MAR 15 2021
12:00AM - 11:45PM

Global Days of Action – Tax Justice for Women’s Rights 2021





Context and Rationale 

The COVID-19 pandemic has unleashed a crisis of multiple dimensions that is causing unprecedented and devastating impacts on lives and livelihoods around the world, especially in the Global South. Its impacts are not gender neutral because of pre-existing inequalities brought about by the current neoliberal and patriarchal economic system, which concentrates income, wealth and power in the hands of the wealthy elite, predominantly in the Global North. The socio-economic crisis triggered by COVID-19 has hit women the hardest because they make up the majority of unpaid care and precarious, low-paid and domestic work. The unbalanced response to the crisis is undermining the opportunity for all people to realise their human rights. Women experiencing multiple and intersecting discriminations – including those living in poverty or who are marginalised based on their gender, race, sexual orientation, physical ability, ethnicity, income, education, nationality or migration status – continue to bear the worst brunt of the crisis. 

This crisis is exacerbating pre-existing structural inequalities, such as gender inequality in its different manifestations. For instance, women make up almost 70% of the health care workforce, exposing them to a greater risk of COVID-19 infection, while they are often under-paid and overworked. At the same time, women also shoulder much of the burden at home, given school and childcare facility closures and longstanding gender inequalities in unpaid care work. Women are more likely to lose their job and income, and face increased risks of violence, exploitation, abuse and harassment during this time of crisis and quarantine. And yet, the response and recovery measures to the current pandemic are blind to women’s needs and revolve around extending and expanding tax incentives, cutting corporate tax rates and different forms of bailouts that are justified as being key measures to keep the economy going. For many countries, austerity measures and budget cuts are back in place, reducing the resources available for public services that should be in place to ensure women’s rights.

The Global Alliance for Tax Justice (GATJ) believes that the policy responses so far are shaping up to be mostly debt-financed, corporate-driven and unresponsive to gender dimensions – ignoring human rights obligations and anti-discrimination law under Convention on the Elimination of all Forms of Discrimination Against Women (CEDAW). They are not prioritising public health, social protection and other human rights in rebuilding just and sustainable societies and economies. Even though challenges may differ from region to region, there are clearly linked patterns and trends, especially in terms of tax issues, such as: the global dominance in tax rule-making institutions based in the Global North, led by the Organisation for Economic Co-operation and Development (OECD); the impunity of large corporations in profit-shifting and illicit financial flows; the bailouts of corporations during the COVID-triggered crisis; and the raising of revenues for COVID-19 responses through regressive means. All this means less money is available for public spending that is vital to stem the tide of rising inequality and build back a more rights-based and gender-equal economy.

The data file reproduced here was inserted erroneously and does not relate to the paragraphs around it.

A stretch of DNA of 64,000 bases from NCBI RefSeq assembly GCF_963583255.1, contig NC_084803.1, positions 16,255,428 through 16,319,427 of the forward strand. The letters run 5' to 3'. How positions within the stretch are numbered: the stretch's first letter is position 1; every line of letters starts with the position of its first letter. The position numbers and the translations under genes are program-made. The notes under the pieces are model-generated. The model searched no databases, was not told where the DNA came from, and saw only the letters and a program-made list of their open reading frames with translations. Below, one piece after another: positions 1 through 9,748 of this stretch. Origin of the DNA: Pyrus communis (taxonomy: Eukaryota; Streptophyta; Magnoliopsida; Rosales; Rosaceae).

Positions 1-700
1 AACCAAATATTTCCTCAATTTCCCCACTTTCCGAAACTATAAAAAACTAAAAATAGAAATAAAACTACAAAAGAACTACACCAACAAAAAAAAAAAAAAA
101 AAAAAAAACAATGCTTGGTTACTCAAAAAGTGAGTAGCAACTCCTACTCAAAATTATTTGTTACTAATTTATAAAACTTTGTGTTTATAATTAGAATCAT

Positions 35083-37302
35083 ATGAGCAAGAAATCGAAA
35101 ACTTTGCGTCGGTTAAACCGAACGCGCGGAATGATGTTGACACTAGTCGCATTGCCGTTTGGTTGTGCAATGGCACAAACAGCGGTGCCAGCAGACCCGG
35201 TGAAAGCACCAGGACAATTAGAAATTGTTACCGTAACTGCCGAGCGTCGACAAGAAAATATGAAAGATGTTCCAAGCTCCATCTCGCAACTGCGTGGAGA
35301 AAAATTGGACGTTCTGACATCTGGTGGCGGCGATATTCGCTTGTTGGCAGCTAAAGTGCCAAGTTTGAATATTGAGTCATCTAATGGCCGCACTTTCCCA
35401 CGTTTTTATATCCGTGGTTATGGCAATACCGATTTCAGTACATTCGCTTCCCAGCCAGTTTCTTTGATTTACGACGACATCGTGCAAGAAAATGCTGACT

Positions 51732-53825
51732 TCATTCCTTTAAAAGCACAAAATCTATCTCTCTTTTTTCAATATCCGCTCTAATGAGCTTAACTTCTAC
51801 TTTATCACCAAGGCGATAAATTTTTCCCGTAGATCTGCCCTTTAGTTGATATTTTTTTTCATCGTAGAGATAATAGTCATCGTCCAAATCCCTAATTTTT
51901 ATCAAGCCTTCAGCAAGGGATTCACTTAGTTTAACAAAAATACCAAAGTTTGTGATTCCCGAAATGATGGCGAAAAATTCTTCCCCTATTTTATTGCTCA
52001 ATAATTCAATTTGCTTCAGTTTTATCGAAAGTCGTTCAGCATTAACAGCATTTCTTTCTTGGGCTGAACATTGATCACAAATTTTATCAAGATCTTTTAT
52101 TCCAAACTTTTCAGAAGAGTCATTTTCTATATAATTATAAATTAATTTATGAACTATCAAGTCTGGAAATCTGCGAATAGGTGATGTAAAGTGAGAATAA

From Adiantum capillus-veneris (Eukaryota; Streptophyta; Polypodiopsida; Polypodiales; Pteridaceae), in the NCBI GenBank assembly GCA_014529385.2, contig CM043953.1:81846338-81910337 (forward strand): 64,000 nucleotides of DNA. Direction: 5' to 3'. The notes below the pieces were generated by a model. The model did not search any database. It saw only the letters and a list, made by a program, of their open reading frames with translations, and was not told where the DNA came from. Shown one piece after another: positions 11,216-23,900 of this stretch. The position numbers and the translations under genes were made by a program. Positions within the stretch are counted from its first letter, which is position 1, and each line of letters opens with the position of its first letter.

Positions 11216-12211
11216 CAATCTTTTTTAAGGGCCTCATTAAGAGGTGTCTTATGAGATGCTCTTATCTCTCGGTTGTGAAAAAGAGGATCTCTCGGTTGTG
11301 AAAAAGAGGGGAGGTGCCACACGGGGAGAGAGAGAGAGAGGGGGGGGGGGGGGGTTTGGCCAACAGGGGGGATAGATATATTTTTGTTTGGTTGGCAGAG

During the pandemic, millions of people are being pushed into extreme poverty and hunger – including a disproportionate share of women. At the same time, many corporations and wealthy individuals have accumulated more profits and wealth during the pandemic-triggered crisis. A broken international tax system continues to enable opaque legal structures and entities to facilitate illicit financial flows and tax abuse by the wealthy elite and multinational companies, enabling extraction and distribution of wealth and property into the hands of few. This deprives governments of      much-needed resources to fund public services such as health, education, social protection and infrastructure to address the impacts of the COVID-triggered crisis. 

Regressive and discriminatory tax policies being used to raise government revenues continue to have negative impacts on poor people, especially women. In addition, unpaid care and domestic work that is disproportionately carried out by women remains invisible in the economy. It is a State responsibility to provide public services that ensure the rights of children, elders, people with disabilities and those who are sick. Existing gaps in insufficient social protection systems that largely exclude informal workers and care infrastructure have intensified care burdens for women, reinforcing patriarchal gender norms. Women are taking on a larger share of additional unpaid care work during the pandemic, yet public policy solutions have not been taken forward, leaving these women facing economic insecurities and overwhelmed with care activities and social security concerns that should be the State’s responsibility 

It is more urgent than ever for governments to implement structural reforms that uphold redistributive justice, including equal and progressive reforms in tax systems. The wealthy elites and large corporate conglomerates must pay their share of taxes in jurisdictions where their profits are created. It is an opportune time for the tax justice movement across the world to shed light on alternatives to the current economic model that would enable progressive feminist approaches and tax justice agendas to thrive at different levels – nationally, regionally and globally. 

Global Days of Action (GDOA)

GATJ, in collaboration with its regional networks and partners, will hold the 5th annual Global Days of Action for Tax Justice for Women’s Rights from 15 to 26 March 2021 under the banner call: “Make taxes work for women”. The previous GDOA editions have been ground-breaking in mobilising tax justice and women’s rights activists and campaigners to work together. This year’s GDOA is all the more significant as it takes place in the midst of the pandemic-triggered worldwide crises, highlighting the urgency of making tax work for women, who have been hit hardest by these crises.